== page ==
The British Government has banned companies from buying up drugs used on intensive care wards and selling them to hospitals in other countries.
The Department of Health has announced that the exporting of certain drugs including painkillers, antibiotics and anaesthetics will no longer be allowed.
This ban on international sale of the drugs is intended to shore up Britain’s supplies of drugs which are crucial for treating intensive care patients.
Increasing numbers of people will need to be admitted to critical care units in the coming weeks and the Government must move to make sure they can be looked after.
Although bed capacity is an issue, banning the drugs is one way hospitals can make sure their supplies don’t run dry.
81 drugs were banned from export today, among them the high-grade painkillers morphine, fentanyl and ketamine, the surgical anaesthetic propofol.
Noradrenalin, a type of adrenaline, and the antibiotic clarithromycin, which is a first-choice treatment for pneumonia, were also on the list.
The Department of Health said all the drugs on the list are in high demand across Europe as health authorities gas station male enhancement pills work to battle coronavirus.
High-grade painkillers like morphine and ketamine have been included on the list of drugs banned from export, as well as an antibiotic called clarithromycin, which is used to treat pneumonia (stock image)
The Department of Health’s move is a ban on what’s called the parallel export of drugs, meaning companies are not allowed to buy UK stocks to sell them abroad.
Health Minister Lord Bethell said today: ‘We are banning the parallel export of more than 80 crucial medicines to protect patients in the UK and help ensure they can always get the treatments they need.’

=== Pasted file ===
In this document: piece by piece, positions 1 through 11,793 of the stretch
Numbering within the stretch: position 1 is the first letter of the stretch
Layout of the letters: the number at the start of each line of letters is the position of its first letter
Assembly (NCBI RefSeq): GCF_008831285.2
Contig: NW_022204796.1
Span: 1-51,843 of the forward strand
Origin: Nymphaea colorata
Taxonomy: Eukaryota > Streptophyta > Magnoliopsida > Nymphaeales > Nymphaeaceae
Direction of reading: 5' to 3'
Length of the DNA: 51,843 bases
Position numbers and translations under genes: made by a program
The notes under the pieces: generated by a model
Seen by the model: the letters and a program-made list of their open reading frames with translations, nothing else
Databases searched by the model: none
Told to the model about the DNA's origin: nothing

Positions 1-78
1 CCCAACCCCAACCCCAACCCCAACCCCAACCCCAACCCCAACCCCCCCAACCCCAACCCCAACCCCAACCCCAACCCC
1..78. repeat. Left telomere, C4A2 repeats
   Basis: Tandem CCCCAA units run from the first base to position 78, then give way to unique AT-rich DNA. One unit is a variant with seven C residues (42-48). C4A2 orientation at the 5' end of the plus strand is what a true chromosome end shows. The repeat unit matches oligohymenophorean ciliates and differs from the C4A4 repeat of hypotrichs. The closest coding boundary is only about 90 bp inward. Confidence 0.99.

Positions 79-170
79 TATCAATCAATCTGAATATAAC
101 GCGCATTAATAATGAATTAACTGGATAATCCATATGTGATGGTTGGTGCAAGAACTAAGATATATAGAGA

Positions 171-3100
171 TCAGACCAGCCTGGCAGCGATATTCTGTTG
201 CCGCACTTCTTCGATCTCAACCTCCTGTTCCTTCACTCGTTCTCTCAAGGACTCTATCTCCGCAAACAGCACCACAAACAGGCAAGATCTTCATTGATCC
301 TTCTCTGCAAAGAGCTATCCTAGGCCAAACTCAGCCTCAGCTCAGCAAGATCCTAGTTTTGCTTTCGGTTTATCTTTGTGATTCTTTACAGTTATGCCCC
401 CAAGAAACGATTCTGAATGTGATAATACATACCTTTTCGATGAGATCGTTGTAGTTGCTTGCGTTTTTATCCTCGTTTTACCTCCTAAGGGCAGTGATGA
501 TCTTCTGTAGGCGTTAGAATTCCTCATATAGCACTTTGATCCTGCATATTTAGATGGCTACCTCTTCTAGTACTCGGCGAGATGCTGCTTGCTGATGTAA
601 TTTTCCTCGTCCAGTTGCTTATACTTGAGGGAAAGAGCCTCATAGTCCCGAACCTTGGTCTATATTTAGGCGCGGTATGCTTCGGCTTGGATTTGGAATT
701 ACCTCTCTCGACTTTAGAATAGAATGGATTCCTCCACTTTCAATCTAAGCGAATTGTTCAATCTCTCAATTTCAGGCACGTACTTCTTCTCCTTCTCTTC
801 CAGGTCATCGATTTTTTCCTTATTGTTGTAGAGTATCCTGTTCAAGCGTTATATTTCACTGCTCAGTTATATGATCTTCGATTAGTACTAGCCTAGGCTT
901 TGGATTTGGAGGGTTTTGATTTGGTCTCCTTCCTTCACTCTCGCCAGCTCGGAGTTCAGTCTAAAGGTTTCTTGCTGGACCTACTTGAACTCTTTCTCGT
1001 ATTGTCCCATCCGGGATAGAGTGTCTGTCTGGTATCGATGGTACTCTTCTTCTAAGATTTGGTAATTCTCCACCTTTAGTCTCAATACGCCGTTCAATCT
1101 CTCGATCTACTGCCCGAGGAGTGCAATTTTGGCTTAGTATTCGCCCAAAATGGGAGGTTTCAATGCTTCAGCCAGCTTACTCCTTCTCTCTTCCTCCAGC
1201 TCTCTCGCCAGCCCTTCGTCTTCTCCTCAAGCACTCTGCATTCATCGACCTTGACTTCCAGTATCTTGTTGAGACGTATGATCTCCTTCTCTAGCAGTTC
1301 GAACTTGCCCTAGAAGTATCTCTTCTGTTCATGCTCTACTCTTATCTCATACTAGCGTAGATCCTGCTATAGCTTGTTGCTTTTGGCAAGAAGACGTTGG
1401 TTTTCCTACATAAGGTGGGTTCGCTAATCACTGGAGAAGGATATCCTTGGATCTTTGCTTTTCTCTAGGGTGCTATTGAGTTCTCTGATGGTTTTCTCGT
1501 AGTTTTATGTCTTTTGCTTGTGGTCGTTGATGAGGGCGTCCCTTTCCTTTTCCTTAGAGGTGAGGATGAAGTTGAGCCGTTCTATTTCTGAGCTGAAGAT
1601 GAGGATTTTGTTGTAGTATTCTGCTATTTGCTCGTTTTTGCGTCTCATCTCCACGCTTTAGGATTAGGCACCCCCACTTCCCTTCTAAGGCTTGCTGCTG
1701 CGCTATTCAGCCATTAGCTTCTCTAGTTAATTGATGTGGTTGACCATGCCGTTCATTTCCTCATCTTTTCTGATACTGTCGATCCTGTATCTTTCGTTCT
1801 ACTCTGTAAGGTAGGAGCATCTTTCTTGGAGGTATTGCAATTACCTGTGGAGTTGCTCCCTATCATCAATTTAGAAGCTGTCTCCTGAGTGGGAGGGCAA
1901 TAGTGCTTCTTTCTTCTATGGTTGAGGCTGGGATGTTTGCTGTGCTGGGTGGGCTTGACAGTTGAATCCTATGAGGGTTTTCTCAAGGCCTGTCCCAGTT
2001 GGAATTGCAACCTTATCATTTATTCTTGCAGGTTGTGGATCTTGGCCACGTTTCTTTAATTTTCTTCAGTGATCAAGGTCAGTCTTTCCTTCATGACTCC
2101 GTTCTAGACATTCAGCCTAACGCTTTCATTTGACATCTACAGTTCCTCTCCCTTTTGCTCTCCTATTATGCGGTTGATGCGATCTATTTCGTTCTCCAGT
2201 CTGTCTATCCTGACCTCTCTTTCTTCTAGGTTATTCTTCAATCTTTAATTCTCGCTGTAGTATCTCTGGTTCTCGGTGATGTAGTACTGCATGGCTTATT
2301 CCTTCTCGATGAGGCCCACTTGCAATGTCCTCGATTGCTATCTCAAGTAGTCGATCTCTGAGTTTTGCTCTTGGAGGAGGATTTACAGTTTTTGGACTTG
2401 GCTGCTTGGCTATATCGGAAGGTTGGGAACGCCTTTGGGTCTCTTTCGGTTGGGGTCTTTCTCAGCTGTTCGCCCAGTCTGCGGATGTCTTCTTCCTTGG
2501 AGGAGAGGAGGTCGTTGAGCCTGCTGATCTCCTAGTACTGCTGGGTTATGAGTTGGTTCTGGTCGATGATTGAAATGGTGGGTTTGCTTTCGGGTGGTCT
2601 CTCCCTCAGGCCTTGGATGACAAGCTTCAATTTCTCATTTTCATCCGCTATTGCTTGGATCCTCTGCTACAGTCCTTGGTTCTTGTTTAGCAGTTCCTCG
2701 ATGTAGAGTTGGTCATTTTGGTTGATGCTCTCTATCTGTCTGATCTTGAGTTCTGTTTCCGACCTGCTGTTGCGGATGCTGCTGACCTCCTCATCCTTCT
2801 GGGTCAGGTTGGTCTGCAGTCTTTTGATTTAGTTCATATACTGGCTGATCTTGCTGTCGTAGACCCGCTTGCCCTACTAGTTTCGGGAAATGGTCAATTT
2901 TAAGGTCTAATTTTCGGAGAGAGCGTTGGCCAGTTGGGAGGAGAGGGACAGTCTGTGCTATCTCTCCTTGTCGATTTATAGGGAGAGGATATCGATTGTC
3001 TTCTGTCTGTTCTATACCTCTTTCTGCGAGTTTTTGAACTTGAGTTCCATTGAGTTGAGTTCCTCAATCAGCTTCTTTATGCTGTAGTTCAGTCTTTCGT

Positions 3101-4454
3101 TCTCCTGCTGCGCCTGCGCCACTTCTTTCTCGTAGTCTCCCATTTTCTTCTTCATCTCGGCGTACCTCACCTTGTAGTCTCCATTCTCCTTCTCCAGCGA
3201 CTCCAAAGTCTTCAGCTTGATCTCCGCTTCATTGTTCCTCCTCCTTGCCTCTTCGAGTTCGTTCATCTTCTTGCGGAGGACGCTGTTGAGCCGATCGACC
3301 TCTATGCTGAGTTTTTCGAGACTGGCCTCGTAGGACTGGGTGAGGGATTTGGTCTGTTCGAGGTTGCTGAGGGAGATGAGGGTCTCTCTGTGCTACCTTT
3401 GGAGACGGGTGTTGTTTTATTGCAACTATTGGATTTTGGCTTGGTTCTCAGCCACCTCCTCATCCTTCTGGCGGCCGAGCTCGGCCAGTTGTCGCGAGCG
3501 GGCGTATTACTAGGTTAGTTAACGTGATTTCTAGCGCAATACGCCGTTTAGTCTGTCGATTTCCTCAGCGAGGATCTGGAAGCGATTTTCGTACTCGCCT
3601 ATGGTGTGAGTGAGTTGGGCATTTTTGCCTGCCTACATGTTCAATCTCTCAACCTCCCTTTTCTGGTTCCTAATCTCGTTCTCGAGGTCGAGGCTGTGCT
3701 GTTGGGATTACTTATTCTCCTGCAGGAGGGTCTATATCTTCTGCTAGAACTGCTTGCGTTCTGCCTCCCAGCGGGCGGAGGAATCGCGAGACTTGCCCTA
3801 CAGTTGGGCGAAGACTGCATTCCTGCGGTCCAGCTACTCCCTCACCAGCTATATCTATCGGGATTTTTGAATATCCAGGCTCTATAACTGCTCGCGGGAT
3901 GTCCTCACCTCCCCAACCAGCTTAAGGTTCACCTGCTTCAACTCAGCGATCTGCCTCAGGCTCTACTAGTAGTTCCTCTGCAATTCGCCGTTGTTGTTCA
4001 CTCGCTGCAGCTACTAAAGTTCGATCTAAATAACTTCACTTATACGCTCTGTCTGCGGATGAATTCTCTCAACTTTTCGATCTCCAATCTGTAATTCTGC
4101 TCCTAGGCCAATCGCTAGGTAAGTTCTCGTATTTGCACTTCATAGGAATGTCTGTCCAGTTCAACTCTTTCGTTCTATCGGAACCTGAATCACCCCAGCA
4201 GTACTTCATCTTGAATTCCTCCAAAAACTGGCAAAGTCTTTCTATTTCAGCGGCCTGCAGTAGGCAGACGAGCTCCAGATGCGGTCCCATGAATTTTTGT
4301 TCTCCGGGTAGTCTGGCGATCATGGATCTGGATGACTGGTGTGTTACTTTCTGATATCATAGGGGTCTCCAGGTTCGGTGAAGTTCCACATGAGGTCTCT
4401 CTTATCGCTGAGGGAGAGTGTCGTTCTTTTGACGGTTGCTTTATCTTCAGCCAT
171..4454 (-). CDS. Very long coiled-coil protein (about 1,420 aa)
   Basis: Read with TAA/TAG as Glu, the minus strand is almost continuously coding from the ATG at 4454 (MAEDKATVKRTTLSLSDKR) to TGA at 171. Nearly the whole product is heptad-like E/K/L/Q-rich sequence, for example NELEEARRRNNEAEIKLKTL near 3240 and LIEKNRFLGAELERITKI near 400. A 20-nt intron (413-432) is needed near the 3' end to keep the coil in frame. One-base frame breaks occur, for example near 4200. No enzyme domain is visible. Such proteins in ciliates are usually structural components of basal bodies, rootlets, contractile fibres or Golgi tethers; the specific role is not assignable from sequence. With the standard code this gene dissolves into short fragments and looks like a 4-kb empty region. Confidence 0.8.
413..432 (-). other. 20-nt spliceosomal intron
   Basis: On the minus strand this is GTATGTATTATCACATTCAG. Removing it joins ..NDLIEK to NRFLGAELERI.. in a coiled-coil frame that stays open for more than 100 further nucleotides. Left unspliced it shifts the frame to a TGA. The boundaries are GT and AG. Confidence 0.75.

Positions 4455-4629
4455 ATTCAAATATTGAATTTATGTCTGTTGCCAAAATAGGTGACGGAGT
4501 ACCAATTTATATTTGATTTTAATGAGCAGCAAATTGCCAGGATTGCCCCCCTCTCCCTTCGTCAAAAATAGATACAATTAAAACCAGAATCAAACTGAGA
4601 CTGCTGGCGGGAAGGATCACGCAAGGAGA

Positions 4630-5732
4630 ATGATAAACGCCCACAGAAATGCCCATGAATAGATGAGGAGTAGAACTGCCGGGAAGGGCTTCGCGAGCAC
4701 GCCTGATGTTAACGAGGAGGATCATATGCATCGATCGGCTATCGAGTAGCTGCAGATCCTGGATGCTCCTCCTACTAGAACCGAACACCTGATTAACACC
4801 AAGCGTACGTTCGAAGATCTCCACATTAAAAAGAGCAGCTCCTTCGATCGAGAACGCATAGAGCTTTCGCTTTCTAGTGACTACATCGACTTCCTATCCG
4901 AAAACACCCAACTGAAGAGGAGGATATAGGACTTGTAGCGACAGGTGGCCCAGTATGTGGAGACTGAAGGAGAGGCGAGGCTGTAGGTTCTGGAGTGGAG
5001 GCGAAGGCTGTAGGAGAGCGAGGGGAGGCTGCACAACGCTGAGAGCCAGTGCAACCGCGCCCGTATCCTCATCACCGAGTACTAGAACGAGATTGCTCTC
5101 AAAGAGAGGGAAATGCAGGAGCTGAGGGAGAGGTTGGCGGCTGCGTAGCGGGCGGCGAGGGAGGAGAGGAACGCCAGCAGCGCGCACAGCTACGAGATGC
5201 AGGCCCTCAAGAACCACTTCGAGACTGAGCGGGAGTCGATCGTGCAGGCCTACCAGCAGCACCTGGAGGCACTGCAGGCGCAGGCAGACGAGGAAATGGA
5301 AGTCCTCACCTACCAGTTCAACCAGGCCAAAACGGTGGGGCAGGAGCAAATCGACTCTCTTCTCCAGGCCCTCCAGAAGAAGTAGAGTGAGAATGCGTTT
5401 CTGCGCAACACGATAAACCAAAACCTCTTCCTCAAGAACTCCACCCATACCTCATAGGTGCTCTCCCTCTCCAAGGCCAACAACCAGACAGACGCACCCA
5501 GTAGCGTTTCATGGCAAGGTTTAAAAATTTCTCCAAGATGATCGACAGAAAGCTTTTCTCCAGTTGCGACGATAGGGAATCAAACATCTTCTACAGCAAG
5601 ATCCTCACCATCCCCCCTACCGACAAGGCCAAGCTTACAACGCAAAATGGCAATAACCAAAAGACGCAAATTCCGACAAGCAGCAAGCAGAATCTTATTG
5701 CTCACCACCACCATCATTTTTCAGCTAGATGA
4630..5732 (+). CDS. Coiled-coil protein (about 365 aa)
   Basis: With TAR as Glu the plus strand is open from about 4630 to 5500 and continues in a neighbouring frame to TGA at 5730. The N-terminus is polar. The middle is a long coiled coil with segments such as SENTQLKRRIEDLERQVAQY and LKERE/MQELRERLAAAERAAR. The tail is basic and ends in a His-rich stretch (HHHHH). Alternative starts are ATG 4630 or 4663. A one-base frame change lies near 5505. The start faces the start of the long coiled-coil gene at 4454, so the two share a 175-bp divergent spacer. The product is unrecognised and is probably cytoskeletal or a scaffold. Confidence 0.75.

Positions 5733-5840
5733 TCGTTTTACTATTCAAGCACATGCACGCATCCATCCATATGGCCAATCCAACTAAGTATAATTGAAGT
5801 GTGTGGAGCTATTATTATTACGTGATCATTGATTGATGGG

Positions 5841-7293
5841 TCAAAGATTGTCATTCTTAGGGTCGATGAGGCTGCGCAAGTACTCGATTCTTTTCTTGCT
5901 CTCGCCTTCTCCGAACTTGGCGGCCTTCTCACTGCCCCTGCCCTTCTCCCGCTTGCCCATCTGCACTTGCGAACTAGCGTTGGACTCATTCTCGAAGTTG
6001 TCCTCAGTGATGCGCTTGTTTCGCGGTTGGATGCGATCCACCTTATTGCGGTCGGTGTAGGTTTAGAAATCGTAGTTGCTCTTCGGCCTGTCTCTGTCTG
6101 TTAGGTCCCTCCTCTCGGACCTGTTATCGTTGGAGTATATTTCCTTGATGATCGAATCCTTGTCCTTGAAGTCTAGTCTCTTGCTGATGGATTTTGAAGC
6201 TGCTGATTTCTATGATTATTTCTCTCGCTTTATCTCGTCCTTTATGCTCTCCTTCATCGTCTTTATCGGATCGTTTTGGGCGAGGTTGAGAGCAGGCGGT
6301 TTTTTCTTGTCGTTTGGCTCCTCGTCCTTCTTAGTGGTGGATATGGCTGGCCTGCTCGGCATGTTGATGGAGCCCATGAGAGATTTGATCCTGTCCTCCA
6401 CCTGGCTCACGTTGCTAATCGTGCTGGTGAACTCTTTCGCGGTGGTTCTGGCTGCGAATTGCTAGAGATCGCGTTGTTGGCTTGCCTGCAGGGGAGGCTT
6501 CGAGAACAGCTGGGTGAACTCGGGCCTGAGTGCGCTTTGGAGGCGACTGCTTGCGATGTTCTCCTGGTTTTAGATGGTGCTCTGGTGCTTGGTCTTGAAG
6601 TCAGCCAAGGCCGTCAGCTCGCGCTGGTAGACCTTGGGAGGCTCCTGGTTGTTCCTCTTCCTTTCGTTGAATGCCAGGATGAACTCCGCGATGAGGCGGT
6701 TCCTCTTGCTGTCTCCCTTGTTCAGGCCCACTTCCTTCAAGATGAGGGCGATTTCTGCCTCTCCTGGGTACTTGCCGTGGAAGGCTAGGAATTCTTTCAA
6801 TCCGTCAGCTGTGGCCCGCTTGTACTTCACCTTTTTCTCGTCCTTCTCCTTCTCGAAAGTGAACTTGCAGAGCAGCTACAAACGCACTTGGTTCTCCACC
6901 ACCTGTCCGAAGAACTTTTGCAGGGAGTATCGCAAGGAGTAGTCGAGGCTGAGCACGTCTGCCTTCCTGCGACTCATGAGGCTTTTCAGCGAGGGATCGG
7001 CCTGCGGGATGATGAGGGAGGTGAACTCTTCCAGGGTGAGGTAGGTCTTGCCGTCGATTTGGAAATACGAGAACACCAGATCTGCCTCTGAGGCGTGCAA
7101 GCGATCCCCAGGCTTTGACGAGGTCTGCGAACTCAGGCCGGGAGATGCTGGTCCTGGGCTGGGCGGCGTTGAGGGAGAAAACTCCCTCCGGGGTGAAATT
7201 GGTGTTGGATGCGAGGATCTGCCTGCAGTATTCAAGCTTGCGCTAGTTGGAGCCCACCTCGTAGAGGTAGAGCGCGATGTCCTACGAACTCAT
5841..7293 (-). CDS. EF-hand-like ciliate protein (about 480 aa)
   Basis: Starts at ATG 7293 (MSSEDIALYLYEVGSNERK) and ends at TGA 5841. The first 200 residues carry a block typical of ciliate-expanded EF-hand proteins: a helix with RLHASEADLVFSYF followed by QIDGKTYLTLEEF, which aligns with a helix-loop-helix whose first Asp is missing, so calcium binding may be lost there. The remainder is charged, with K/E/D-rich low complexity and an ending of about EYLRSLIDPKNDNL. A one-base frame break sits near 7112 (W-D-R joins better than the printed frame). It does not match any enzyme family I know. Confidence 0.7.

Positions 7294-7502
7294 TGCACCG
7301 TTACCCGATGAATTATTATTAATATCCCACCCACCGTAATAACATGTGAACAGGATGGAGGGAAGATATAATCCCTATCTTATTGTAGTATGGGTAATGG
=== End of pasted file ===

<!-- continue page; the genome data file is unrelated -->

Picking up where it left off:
Also on the parallel export ban list are medications being used as experimental therapies for people with severe coronavirus infections.
Antimalarial drugs chloroquine and hydroxychloroquine, as well as HIV medications called lopinavir + ritonavir, are also on the list.
All three have been used on COVID-19 patients by doctors in China, who reported that they have shown good results.
Their status on the protected list raises the prospect of them being used in the UK after Prime Minister Boris Johnson yesterday revealed British patients have begun to be enrolled in clinical trials.
In another development today, the UK’s healthcare regulator, the National Institute for Health and Care Excellence (NICE) said it was rapidly working on guidelines to advise doctors and nurses how best to treat coronavirus patients.
It will start with advice on how to treat people in intensive care, those who are having kidney dialysis and those taking chemotherapy.
More detailed guidance will be released in future about treating other types of people, NICE said.
The regulator said it would make its guidance available online so other countries can see the approach the UK is taking to tackle the virus and care for patients in the NHS.
The UK’s coronavirus crisis deepened today when Prime Minister Boris Johnson ordered the closure of pubs, cafes and restaurants.
There are now more than 3,300 confirmed patients and at least 177 people have died.
The UK’s coronavirus crisis is escalating fast and the Government is bringing in tougher rules to support the NHS and protect the public.
Pictured, a woman disinfects hand rails on a train in London